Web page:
Remember when we first plunged into this blogging business, we hardly knew what to expect. Would there be readers, people who would be interested, who would care about what we do, think or whether we exist or not? Well, more or less, things were like that, in the beginning… And as we plodded on, we found out out that our sentiments are carried off to the shores, across the universe. And, some people, virtual, yes, but breathing, existing and writing actually care and share – our dreams.  And, we are assured, somehow, that real people bother and we ourselves, do care… There are sweet souls in the universe – touching, moving and uplifting our beings – in more ways than we could have possibly imagined. I guess it’s time to thank some of them… 🙂

 

Image of colorul cupcakes

Super Sweet Blogging Award

 

Am no good at tagging, as you know. But this time, yours truly was found by an excellent writer and editor, a Quaker and an advocate of living -up-the-world-in-your-village. It’s Mr. Jnana Hodson, folks…  I have been reading in his site since his blog entry was featured on Freshly Pressed.

Didn’t have an inkling he would notice my presence. Or, at least give it a thought, haha. I mean, his writings run deep, in a way that leaves you asking, “Why can I not write that way? He says things so simply…” And yet, you know, the feat comes from nerve-wrecking encounters, complicated situations, and haplesss circumstances, haha. 😉

His writings seem to fend off the chaos, inside and out. The humble and quiet way they send the message across is admirable. He says it’s the Quaker in him. My suspicion, it’s also from other sources. Say, his Woodstock concert-going days… 🙂 Thank you for the nomination, sir Jnana. I am so moved, obliged and honored.

 

FIVE SUPER SWEET QUESTIONS

 

1. Cookies or Cake? Both?  Cookies, but am willing to make an exception if the cake is banana, wink-wink… 
2. Chocolate or Vanilla? Vanilla, two hands up.
3. Favorite Sweet Treat? Strawberry with whipped cream, please (ahaha, it’s not too sweet). Uh, uh, it’s chocolate, sometimes…

4. When Do You Crave Sweet Things the Most? Mornings, in my morning coffee.

5. Sweet Nickname? Last syllable of my name. People close to me tweak it a bit then, repeat it…  By the way, it’s commonly done in the Philippines. You’ll often hear nicknames that come from one syllable repeated, hehe. Example? Lengleng, Dada, Bambam, and Toytoy. Even our country’s president go by the same token, hehehe.  Guess mine… 🙂

 

My Nominees for the Super Sweet Blogging Award:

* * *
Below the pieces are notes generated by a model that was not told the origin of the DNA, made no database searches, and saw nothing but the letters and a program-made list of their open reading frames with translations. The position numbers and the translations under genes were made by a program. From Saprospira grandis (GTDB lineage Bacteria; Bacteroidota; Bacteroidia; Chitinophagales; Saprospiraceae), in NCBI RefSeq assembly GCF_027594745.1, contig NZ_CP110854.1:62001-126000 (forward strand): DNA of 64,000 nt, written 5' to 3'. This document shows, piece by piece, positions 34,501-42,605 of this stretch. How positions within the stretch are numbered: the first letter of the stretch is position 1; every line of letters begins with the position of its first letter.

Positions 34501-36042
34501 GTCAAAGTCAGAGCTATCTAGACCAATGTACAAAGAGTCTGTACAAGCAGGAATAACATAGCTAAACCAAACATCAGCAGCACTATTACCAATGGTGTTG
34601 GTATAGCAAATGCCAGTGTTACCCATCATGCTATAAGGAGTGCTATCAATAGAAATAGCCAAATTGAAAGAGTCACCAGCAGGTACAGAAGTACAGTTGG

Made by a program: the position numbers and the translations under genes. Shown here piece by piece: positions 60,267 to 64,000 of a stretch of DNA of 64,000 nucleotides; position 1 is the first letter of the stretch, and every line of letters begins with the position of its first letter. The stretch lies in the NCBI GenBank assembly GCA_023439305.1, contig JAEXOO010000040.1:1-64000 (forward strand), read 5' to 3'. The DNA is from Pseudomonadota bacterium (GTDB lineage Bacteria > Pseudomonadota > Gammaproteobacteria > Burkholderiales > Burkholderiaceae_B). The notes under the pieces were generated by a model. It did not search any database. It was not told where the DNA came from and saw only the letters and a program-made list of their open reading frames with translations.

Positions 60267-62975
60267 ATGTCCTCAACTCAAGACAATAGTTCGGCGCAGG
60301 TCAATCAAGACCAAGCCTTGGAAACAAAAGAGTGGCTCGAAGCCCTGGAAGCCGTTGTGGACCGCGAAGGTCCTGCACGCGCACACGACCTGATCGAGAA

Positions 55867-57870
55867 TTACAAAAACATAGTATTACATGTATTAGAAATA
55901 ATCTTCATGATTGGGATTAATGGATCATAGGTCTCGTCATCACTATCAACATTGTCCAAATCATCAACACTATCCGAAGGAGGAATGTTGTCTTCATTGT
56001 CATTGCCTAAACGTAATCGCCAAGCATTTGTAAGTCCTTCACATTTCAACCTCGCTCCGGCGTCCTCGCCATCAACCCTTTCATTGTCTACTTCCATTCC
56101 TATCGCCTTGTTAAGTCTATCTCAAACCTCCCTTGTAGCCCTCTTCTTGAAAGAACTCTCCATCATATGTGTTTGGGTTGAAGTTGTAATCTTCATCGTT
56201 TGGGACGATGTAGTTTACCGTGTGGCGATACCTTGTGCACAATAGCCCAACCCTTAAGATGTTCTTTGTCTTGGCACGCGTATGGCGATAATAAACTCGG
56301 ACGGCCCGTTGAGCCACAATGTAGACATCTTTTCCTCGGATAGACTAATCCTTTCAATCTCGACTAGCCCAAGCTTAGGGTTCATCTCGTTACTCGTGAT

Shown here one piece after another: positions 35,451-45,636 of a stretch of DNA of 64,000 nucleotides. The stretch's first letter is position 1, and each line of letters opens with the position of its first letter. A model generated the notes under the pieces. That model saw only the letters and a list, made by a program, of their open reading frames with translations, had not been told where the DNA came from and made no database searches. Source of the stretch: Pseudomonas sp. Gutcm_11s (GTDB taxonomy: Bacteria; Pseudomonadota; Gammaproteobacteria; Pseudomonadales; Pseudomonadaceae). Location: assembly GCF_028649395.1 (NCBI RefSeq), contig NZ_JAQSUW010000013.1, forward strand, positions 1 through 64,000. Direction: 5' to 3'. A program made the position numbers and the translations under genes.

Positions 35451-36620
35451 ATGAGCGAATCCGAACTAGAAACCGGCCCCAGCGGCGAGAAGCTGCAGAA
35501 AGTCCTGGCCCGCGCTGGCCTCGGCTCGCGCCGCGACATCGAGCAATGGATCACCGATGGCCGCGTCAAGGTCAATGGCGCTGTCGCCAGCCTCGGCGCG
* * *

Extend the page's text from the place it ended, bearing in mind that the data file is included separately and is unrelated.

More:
Drum roll. Dyaran, dyaran, dyaran! 😉

 

Her words touch softly and flow effortlessly, conjuring images of mountains in distant places, friends bantering over coffee and city scenes undisturbed. A native of Boston, sorrygnat has earned the right to claim the world as her stage. Her musings on life in the modern world and aging are lovely.

He is a software engineer who loves poetry and music. rkhouse‘s poems in high school found their way into his blog and they’re that – sweet. There are some recent works, on the challenges of being a parent and granddad.

There’s humor aplenty in nadia‘s writings, about foods, travel and places near and far. One can sense passion, lightheartedness and fun in the way she weaves her tales. Life’s to be enjoyed. And, photographed, according to her.    

His thoughts and words seem to come from an ancient source. thetaleofmyheart talks about love, how the world seems to be in short supply of something it utterly needs. People need people, his writings seem to say. And, he does not mean it in the abstract.  

akanedou‘s blog entries are picture series and yet, they communicate – sharply but softly. One can feel the sensibilities of the person behind the photographs. The artist brings out a scene from several angles, using different perspectives, showing various dimensions. So clever. 

She is a proud mother of six. With a degree in Public History Research, beebeesworld serves slices of olden times through her short stories, poems and vignettes. Her works evoke silence and respect, for some reason.

She writes about women’s issues in a way that does not ask people to burn bridges and sever relations, but exchange goodwill and understanding, instead. cerirose, an African based in Paris, questions modern-day norms, even as her alternatives come in the form of intelligent yet gentle suggestions.

There’s idealism in the writings of june’sworldwho writes for the campus paper. One can sense a young man’s attempts to get to know the world, as he unravels the mysteries of the self and trudges his way through the everydayness of life and living. 

Across the distance, one could feel alarnarosegray‘s words – touching, moving and asking one to reconsider – perceptions, points of views and habits. And, to spread love and sprinkle some humanity in the process. A bit of fun won’t do harm, she adds as an afterthought. 

residentpatriot is an engineer and artist based in Japan. He designs car parts for his day job. On evenings, he takes the time to reconnect to his countrymen via blog, reminding fellows that citizenship is not a bad thing and civic-mindedness will pull Filipinos through tough times.

She has read thousands of books – poetry, fiction and anthologies. And sometimes, I am tempted to take that, against forkinmyeye… Except, when I read her works, I am convinced:  Voracious readers make excellent writers. And beneath the blogger’s no-nonsense exterior is a soft side, it seems.

She is a Filipina, working overseas for a couple of years now. Her grasp of native Tagalog shows in her compositions. crazyfrog often mutters though, that words escape her…  She prefers taking pictures of buildings, parks, landmarks and, make them speak to her blog readers. 

It’s not apronheadlily‘s thing, being tagged… But every time I would make a list, her name is on it, ahaha. The teacher writes with a flourish, as if the words were artworks; has a way of infusing creativity into pictures.

 

Thank you very much, people. You have no idea how your words and kind thoughts brighten this side of the world. Your presence truly gladdens. I heart you. 🙂